Other tricks the Edge has in its tool belt are dual-capacitive sensors to detect whether you're wearing it or not. Users can simply place the Edge in their ear when a call comes in and the headset will automatically answer. And because the device supports voice commands, you can also pick up incoming calls by saying, "Answer." If English isn't your tongue of choice, the Edge offers Spanish, French, Cantonese, and Mandarin as well.
Plantronics includes a nifty battery case inside the Voyager Edge kit. Besides functioning as a way to transport and protect the headset, a built-in battery ups the Edge's 6 hours of talk time to 16 hours (through repeated charges). Still, the Legend offers a longer 7 hours of continuous gab time. The Era provides the shortest stand-alone longevity at just 4 hours without its battery case.
Finally, the Edge boasts near-field-communication circuitry for quick pairing with compatible smartphones. Just tap the gadget to the back side of your handset to create a new Bluetooth connection. For instance, a few seconds were all it took to get the Edge up and running on my Nexus 5 and Galaxy Note 3 test phones.
I have to say I was impressed by how well the Voyager Edge handled real-world conditions. When linked to my Samsung Galaxy Note 3 test phone, calls I made using the wireless Bluetooth connection came through the headset loud and clear. Most importantly, the Edge transmitted my voice cleanly whether I was sitting in an office building conference room or talking on crowded New York City streets.
In fact, even surrounded by noise from construction, thundering trucks, and chatty passersby, people on the other end of the call could easily hear me. In contrast, audio quality was muddy when I conducted phone calls on the Jawbone Era (at the same location, time, and with an identical test handset). The Edge carried calls as cleanly as that of the Voyager Legend, which makes sense given that they both rely on the same hardware. To put things in perspective, though, I have to stress that talking through Note 3's mouthpiece delivered the best calling experience, proving there's always a price for going hands-free.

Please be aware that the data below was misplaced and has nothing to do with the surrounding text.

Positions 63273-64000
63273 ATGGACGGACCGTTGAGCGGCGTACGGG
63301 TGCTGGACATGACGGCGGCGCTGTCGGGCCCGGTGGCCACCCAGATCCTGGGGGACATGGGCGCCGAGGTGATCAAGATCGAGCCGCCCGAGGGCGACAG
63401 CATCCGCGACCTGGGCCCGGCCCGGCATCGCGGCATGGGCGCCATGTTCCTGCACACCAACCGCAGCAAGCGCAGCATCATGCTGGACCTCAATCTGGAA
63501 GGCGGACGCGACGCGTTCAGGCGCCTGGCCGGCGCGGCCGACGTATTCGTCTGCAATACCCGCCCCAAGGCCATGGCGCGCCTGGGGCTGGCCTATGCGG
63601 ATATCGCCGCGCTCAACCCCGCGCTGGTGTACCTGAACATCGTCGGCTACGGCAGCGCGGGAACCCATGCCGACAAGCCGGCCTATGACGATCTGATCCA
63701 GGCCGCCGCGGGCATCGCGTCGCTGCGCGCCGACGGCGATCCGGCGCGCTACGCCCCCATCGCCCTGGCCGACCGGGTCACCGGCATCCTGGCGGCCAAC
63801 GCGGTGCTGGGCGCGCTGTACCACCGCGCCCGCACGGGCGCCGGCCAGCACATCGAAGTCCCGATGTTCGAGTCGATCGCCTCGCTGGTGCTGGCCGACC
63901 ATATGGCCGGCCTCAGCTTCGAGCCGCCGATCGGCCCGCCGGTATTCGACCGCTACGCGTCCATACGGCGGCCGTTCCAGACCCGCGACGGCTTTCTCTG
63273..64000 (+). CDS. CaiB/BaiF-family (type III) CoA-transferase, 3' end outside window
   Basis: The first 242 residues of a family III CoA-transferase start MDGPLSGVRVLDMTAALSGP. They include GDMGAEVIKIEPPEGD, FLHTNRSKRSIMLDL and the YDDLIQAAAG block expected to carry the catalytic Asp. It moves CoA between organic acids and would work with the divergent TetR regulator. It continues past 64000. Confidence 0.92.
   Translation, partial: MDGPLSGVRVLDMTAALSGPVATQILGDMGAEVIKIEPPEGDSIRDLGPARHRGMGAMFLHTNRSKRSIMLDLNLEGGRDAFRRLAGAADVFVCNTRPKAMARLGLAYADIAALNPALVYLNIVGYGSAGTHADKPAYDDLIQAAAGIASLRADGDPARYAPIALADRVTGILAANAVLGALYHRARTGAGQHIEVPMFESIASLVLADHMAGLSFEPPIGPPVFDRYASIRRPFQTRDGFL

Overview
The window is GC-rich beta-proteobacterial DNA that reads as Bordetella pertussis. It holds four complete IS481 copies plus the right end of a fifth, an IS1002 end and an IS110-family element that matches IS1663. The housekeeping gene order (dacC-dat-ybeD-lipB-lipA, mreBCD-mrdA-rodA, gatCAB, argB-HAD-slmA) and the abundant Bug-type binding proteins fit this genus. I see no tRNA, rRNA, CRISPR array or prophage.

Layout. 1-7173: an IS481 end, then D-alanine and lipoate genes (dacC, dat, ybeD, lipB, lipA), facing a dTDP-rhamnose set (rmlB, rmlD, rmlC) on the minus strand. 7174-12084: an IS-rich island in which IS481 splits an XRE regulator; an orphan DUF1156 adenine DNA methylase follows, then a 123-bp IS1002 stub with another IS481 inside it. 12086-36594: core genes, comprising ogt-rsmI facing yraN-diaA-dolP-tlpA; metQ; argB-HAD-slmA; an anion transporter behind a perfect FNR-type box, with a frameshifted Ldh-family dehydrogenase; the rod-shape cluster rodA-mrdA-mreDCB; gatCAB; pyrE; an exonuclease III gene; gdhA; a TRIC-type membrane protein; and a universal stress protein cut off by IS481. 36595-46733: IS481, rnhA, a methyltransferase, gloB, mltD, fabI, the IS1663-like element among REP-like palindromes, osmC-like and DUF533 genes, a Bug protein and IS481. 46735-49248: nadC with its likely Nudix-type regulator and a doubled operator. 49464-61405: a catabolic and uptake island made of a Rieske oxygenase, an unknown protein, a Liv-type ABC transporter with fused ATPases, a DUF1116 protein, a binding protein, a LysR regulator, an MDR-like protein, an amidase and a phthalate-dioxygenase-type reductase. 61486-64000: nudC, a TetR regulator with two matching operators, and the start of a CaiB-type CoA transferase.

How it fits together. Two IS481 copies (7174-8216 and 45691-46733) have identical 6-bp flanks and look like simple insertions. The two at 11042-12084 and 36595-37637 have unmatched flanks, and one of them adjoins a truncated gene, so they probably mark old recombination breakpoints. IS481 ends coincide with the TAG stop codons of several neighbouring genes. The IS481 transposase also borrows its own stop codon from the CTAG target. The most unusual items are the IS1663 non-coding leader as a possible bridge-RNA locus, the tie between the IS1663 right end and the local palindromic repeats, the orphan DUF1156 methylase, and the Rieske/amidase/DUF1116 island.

I admit I didn't expect the Plantronics Voyager Edge to impress me as much as it did. After all, it lacks the large, robust over-ear boom mic design employed by the company's $99.99 Voyager Legend and the Jabra Motion -- both of which boast excellent call quality. Likewise, while the Edge is much sleeker than its predecessor the Legend, it can't match the shockingly small size of the Jawbone Era.
In the end, my misgivings proved unfounded. Not only is the Edge as good at killing background din and isolating your voice as the Voyager Legend, it sounds noticeably better than the Era without being a heck of a lot bigger. If you're looking for a Bluetooth headset that strikes an admirable balance between performance and possessing a compact frame, the Voyager Edge can't be beat.